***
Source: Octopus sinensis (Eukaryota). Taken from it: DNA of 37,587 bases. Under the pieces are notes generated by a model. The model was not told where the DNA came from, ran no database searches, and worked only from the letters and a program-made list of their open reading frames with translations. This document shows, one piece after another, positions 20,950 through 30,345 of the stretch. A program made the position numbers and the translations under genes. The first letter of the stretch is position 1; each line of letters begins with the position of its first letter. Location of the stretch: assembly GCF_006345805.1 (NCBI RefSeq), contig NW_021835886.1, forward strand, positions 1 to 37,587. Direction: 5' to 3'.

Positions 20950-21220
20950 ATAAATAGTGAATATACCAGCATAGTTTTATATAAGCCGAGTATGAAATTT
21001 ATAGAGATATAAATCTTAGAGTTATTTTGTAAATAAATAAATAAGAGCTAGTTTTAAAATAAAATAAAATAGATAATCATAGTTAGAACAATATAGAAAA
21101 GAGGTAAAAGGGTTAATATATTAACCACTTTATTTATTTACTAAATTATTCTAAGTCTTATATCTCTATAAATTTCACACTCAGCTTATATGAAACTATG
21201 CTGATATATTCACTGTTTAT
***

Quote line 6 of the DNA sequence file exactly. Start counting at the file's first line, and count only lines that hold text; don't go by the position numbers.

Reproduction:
21201 CTGATATATTCACTGTTTAT